Canada: Are You Awake?

Last Updated: June 2 2014
Article by Peter W. Kryworuk

A recent decision I came across reminded me that while sometimes the law is complex, sometimes it only sounds complex but is really just common sense.  In Justice Gray’s decision in Bhuvanendra v. Sivapathasundram et al, 2014 ONSC 278, one defendant successfully relied upon a defence described in Latin that can be described much more simply as don’t try to enforce a contract against someone who signed it in the middle of period of sleep.

In this case, the plaintiff loaned approximately $57,000 to some friends in 1998.  About four years later, the plaintiff decided to document the loan and asked his friends to sign a promissory note.  The plaintiff also wanted his friends’ 18 year old daughter to sign the promissory note.  The daughter was described by the trial judge as “obviously very intelligent”, with three university degrees including a Master of Law degree by the time of the trial. 

According to the daughter, she was asleep in her bedroom and heard a knocking on the door.  The plaintiff entered her bedroom and shook her by the shoulder.   He told her that her mother wanted her to sign the paper and gave her a pen.  She signed the paper without reading it and went back to sleep.  She said that the plaintiff did not tell her what the paper was about.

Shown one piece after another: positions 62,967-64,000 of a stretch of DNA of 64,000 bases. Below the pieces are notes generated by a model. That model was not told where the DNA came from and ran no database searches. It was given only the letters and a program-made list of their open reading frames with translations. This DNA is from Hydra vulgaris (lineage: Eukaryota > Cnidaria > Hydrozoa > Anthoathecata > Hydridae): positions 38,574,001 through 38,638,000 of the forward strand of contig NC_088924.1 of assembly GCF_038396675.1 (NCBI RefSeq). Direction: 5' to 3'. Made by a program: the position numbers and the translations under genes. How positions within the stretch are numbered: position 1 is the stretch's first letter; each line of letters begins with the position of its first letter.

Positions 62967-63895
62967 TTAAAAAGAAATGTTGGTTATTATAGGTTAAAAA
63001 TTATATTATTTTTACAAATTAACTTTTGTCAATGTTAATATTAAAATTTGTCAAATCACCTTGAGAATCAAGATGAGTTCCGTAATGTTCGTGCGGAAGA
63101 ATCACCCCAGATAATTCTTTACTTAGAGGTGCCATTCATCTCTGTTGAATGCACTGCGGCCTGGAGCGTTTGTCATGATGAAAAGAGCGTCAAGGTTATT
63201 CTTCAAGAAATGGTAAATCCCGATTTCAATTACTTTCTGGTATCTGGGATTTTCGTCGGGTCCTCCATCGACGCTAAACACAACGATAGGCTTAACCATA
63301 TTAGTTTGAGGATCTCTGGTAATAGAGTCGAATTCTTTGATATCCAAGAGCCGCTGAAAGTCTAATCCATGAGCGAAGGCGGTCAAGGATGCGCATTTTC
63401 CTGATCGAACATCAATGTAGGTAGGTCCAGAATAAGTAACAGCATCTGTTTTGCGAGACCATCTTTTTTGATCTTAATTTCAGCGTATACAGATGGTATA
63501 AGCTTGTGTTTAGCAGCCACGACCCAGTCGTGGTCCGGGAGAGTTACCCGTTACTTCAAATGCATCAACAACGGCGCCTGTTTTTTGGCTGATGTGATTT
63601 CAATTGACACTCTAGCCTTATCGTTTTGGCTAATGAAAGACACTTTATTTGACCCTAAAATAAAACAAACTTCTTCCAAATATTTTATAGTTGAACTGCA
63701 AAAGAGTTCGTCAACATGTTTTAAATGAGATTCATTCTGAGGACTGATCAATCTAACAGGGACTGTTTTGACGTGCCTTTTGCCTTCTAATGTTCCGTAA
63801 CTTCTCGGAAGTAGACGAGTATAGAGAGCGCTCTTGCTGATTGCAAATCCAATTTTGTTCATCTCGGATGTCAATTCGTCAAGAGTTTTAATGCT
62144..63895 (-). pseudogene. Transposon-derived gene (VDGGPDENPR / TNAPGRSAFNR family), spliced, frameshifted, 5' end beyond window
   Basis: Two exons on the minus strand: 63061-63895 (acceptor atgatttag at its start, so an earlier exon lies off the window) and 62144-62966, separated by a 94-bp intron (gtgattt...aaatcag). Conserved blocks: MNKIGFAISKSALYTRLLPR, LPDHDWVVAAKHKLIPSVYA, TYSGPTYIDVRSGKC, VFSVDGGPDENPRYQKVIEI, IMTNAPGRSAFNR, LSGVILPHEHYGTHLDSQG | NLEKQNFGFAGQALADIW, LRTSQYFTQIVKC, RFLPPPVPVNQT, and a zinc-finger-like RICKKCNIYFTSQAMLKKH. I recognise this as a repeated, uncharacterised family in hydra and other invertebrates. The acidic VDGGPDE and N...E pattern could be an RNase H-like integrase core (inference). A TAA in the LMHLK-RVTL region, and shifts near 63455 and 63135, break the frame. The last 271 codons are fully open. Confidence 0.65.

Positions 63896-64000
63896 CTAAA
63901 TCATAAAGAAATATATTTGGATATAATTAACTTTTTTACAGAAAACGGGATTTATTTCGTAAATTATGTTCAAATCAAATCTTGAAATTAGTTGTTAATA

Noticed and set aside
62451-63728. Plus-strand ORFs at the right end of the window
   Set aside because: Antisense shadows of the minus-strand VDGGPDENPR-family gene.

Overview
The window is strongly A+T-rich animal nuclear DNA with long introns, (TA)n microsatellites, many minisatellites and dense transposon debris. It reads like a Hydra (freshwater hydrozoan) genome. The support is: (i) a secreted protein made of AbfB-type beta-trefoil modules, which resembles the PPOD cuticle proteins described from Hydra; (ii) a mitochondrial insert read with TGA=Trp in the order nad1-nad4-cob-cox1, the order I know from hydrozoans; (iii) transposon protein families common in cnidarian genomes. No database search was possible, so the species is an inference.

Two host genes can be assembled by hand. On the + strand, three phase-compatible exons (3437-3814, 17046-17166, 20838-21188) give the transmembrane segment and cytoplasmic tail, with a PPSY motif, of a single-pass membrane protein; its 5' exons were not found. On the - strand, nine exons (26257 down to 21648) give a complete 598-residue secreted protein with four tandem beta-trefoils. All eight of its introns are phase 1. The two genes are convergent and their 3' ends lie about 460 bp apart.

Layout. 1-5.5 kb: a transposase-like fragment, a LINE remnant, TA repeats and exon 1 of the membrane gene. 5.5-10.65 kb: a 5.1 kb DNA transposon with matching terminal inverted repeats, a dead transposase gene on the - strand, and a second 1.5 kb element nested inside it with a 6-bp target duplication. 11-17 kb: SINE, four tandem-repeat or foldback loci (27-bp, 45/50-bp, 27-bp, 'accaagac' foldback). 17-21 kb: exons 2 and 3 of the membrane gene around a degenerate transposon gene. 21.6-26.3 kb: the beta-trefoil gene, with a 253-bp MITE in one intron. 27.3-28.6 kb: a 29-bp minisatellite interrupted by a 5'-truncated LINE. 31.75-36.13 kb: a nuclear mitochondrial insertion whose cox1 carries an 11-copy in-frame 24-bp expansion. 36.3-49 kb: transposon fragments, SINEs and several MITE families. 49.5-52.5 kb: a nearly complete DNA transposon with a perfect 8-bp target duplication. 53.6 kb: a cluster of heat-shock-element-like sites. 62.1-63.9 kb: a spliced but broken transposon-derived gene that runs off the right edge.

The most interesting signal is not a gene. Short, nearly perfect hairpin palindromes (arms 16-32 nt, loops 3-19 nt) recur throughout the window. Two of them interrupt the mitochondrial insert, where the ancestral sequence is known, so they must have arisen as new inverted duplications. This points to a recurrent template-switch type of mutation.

When the loan was not repaid, the plaintiffs sued the parents and their daughter to recover his money. The trial judge found that the plea of non est factum had been made out by the daughter.  To prove a plea of non est factum, the trial judge described that it was necessary to establish that the party signing the document had a fundamental misunderstanding as to the nature or effect of the document and not merely as to its contents, and must not be guilty of carelessness and signing the document without being aware of its contents. 

The trial judge accepted the daughter’s evidence that she was awakened and told to sign a document which she did so without reading it or knowing anything about the document after which she fell back asleep.  The trial judge felt that the daughter had proved not only that she did not have a misunderstanding as to the nature of the document, but also that she had no idea what the document was.   The Court also noted that “it does not lie in the mouth of the plaintiff that [the daughter] was careless in signing the documents” as the plaintiff had taken advantage of his position as a family friend.  Simple math tells us that the monies had been loaned when the daughter was only 14 years old. 

We do not see very many cases where the plea of non est factum is established as a defence to a contractual obligation.  However, based on the findings of fact made by the trial judge, the result was inevitable. 

Two lessons from this case are that you should never lend money to friends and whenever asking someone to sign a document you expect to be legally binding, make sure you ask “Are you awake?”

The content of this article is intended to provide a general guide to the subject matter. Specialist advice should be sought about your specific circumstances.

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Peter W. Kryworuk
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